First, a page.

never mind your news; here's my news
By Diogenes (articles ) | Jun 30, 2010
Question: How do you insert a mention of the sex-abuse scandal into a story about new appointments to the Roman Curia?
AP takes the prize, for putting the reference to the scandal in front of the actual news in the lede:
Preoccupied for months by the clerical sex abuse scandal, the pope on Wednesday shuffled the Vatican bureaucracy before heading off on vacation.
There’s no evidence—in the story that follows or anywhere else—that concerns about the sex-abuse scandal caused Pope Benedict to delay today’s appointments. So why is that phrase inserted at the very opening of the AP report?
Well, somebody is preoccupied.
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Posted by: SentimentalGent -
Jul. 05, 2010 3:10 PM ET USA
I still work for a newspaper, and while it could be that the reporter added the "scandal" phrase, it could have also been done by an editor(s). I've had things like that happen to some of my stories just to add some controversy. There are editors out there who consider the readership to be idiots who would only be interested because there is something controversial in the story, even if there is no direct relationship.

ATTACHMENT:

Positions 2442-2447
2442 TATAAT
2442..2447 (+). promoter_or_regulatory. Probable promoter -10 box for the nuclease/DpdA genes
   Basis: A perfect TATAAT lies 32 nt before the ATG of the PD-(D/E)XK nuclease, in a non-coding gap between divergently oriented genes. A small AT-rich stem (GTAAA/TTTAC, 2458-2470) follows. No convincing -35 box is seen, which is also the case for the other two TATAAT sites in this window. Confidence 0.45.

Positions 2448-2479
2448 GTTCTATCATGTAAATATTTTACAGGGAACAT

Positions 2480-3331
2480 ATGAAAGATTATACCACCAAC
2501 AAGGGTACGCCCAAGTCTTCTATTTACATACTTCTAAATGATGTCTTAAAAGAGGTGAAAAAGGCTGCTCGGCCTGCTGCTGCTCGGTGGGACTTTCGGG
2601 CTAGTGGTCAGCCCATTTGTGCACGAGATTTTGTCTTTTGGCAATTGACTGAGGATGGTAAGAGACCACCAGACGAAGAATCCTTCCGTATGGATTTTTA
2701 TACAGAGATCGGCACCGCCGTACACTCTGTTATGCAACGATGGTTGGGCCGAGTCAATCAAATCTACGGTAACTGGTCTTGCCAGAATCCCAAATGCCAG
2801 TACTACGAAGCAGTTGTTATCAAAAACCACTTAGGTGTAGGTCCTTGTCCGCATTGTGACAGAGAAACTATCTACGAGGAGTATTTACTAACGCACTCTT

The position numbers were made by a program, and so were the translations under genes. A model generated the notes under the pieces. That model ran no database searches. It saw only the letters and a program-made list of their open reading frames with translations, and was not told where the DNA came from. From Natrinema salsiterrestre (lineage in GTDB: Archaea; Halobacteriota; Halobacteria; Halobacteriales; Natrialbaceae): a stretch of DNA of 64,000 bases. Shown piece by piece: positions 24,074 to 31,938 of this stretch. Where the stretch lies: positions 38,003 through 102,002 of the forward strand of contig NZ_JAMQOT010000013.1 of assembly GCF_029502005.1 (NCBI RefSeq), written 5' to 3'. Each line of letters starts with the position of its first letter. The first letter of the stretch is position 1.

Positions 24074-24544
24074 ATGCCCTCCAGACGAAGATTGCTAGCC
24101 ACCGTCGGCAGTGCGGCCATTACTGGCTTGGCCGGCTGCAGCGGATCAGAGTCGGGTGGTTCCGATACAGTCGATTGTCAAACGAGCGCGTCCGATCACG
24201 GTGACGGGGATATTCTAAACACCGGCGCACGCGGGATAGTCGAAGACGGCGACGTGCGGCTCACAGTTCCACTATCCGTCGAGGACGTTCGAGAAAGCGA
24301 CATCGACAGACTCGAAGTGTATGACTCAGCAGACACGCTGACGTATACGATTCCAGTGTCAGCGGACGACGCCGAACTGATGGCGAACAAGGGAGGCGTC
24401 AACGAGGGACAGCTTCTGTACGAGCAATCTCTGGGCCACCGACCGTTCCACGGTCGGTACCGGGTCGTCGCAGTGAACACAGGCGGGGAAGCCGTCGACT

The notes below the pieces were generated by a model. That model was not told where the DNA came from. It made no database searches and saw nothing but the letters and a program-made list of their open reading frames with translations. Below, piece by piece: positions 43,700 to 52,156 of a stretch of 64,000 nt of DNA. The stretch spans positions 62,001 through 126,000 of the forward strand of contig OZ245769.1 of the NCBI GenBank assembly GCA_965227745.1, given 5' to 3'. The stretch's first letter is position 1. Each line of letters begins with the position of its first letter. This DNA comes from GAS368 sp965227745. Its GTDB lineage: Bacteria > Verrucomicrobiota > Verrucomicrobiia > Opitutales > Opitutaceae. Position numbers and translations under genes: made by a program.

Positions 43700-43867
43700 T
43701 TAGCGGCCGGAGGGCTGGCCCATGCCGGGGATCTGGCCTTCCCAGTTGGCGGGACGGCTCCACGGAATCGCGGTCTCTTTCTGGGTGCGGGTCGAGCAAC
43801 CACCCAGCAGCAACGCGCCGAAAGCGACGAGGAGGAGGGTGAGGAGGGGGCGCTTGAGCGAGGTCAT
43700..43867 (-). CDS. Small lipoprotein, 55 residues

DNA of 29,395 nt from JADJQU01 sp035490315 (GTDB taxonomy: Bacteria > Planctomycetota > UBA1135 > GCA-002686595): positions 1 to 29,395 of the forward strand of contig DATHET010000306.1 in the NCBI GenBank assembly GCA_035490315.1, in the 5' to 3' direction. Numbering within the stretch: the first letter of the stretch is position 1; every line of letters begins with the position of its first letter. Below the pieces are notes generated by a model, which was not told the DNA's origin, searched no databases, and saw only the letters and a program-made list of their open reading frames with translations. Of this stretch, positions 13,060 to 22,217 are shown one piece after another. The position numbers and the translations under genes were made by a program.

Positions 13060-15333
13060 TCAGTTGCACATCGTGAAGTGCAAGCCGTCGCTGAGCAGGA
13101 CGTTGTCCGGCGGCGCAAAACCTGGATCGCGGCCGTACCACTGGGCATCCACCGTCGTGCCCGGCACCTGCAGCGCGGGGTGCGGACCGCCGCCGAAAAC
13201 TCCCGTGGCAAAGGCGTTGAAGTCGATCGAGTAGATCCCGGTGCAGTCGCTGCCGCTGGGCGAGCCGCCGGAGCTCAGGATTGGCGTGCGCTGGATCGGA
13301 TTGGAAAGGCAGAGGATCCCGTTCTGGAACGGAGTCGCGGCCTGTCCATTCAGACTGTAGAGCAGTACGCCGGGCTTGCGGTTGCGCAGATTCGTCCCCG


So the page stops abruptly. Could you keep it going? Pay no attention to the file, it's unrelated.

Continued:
Posted by: Gil125 -
Jun. 30, 2010 6:52 PM ET USA
I wouldn't blame the reporter. Having spent my entire working life in newsrooms, I think there's at least a 50-50 chance that she knew her editors would see the story as inside baseball (or, worse, inside Vatican) and that it would get spiked---or maybe run at 11PM, between cycles. The only way she had a chance of its seeing print would be if she tied it gratuitously to the Scandal. At least that's a possibility. So it's an institutional problem with the AP. (On which you do blame it, Di.)
Posted by: jeremiahjj -
Jun. 30, 2010 6:34 PM ET USA
I wouldn't read too much into this particular line. The reporter was probably thinking the pope must be very tired from dealing with all the stuff that's been in the papers (and also in the AP, because that's all they see there too) and in need of a vacation.